Bringing Smoothness to Your Form
One of the next steps after learning the form is developing smoothness. This is an absolutely necessary step if you want to use Tai Chi to change your life.
Ann from Charleston, SC asks:
"I know that learning the form in Tai Chi is only the beginning, but once I do so, what should I be focusing on next?"
Ann, you're absolutely right that "learning" the Tai Chi form, meaning knowing the pattern in which the postures flow, is only the beginning. Some would even say that one's study of Tai Chi hasn't truly begun until they have learned the movements of a form, and we know that Tai Chi is the study of a lifetime.
When the movements have been learned, and you no longer need to keep them in mind, the next thing you should practice for is smoothness. This is one thing I always tell my students as well as those I judge in form competition, as there are those who think smoothness is important and those who do not. If you want to use Tai Chi to change your life, you need to develop smoothness. However, if you are only looking to develop tournament skill in form, you only need to please us judges, and a number of us to do not think it is that important, so it is up to you whether you choose to focus on smoothness or not if competition is your only goal.
It might help here to digress and explain a few of the benefits of smoothness.
To start working on your smoothness, pick a speed to perform your form at. For Cheng Man-Ch'ing form, this would preferably at least a 7 minute form speed, and for others, pick an average or a maximum speed that the form should be done at. Stick to this speed, day in and day out. It is helpful to be able to go to at the same speed every day, but what's really important is, whatever speed you start at, that is the speed you should continue and finish at at. So if today you start at 9 minute speed, you should finish at 9 minutes, and if yesterday was 7 minutes you started at, you should have finished your form after 7 minutes.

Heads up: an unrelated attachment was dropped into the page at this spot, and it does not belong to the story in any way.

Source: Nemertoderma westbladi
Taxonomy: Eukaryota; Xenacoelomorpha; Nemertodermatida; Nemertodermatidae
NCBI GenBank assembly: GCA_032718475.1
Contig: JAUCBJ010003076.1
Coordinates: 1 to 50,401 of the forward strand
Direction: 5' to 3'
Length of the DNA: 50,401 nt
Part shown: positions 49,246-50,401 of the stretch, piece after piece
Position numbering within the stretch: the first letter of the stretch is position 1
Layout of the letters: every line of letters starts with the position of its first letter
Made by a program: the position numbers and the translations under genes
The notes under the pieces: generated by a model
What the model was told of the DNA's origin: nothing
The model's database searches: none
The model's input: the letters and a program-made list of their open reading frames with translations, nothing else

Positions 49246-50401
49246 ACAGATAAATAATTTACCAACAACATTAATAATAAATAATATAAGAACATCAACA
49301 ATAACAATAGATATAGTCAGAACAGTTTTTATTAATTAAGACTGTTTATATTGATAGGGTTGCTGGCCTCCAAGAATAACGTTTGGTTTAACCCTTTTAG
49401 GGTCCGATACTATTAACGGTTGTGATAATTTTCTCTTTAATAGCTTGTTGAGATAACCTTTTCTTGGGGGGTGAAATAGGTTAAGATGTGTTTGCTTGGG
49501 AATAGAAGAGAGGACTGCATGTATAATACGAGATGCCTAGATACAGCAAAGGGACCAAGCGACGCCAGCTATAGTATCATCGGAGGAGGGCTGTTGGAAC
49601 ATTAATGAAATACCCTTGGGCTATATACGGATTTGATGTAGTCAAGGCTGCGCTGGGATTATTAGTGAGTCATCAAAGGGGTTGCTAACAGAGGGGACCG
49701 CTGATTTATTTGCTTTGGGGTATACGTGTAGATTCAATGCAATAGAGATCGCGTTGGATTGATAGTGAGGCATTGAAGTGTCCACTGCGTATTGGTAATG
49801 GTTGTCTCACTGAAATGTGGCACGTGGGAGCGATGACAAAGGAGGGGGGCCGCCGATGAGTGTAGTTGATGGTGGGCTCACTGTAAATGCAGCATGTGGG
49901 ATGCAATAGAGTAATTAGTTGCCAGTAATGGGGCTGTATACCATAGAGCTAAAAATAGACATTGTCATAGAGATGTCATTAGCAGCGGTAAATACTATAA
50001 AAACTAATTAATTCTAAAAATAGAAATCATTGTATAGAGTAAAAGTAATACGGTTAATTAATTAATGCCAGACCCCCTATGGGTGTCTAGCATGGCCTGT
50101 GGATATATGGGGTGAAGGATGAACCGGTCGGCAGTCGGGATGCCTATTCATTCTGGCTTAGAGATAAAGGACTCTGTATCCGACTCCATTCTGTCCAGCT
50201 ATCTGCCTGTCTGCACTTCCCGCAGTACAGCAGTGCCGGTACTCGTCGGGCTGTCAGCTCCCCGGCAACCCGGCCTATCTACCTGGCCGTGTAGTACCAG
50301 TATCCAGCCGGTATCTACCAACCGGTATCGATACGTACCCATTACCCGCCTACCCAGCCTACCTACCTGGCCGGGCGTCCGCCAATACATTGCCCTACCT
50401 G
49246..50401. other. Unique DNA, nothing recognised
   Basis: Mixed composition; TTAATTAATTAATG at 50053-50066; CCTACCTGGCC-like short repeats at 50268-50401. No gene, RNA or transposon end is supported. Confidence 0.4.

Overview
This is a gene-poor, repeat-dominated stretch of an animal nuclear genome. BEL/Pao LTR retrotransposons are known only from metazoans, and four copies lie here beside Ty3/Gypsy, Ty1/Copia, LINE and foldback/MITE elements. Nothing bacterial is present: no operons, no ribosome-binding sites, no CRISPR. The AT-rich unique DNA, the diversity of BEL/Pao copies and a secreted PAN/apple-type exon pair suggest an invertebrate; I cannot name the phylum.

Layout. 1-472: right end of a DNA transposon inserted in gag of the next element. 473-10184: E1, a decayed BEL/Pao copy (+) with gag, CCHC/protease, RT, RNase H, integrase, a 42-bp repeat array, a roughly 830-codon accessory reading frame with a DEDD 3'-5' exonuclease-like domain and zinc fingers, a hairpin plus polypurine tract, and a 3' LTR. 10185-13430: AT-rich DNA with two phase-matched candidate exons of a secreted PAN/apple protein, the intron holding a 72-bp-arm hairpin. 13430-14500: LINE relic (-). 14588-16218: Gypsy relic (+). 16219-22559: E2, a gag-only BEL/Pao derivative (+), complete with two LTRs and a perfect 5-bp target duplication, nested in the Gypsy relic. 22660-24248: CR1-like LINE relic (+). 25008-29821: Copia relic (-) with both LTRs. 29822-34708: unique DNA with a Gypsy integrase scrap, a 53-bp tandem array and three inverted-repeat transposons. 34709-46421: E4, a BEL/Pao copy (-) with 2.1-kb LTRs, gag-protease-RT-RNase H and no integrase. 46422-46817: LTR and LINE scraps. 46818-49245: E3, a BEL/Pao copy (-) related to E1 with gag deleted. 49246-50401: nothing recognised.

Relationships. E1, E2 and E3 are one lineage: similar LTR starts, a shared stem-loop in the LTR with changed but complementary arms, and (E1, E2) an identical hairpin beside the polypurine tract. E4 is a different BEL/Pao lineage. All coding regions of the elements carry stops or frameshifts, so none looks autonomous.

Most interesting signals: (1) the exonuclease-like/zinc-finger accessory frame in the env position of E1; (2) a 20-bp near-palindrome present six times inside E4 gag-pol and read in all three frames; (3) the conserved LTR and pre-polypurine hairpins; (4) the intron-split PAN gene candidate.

When you get your hands moving at an appropriate, consistent speed, it's time to remember your body and your feet, which are probably moving faster than your hands. The body is usually easy to adjust, but the feet tend not to be, most likely because we take our steps for granted. So this is the next challenge: to move hands, body and feet together. This is not easy; it is like starting Tai Chi again with the feet as the central focus.
Professor Cheng Man-Ch'ing was once asked about smoothness and evenness, in particular about the smoothness and evenness in the posture Four Corners (Fair Lady Weaves Shuttles) where you move, stop and move the opposite way. He said the movement is the same speed coming in and going out, and at the physical pause, the chi is moving at the same speed.
When the whole body moves at one speed, then you are ready for the challenge of the next level of study: Tai Chi as a moving meditation.
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In T'ai Chi,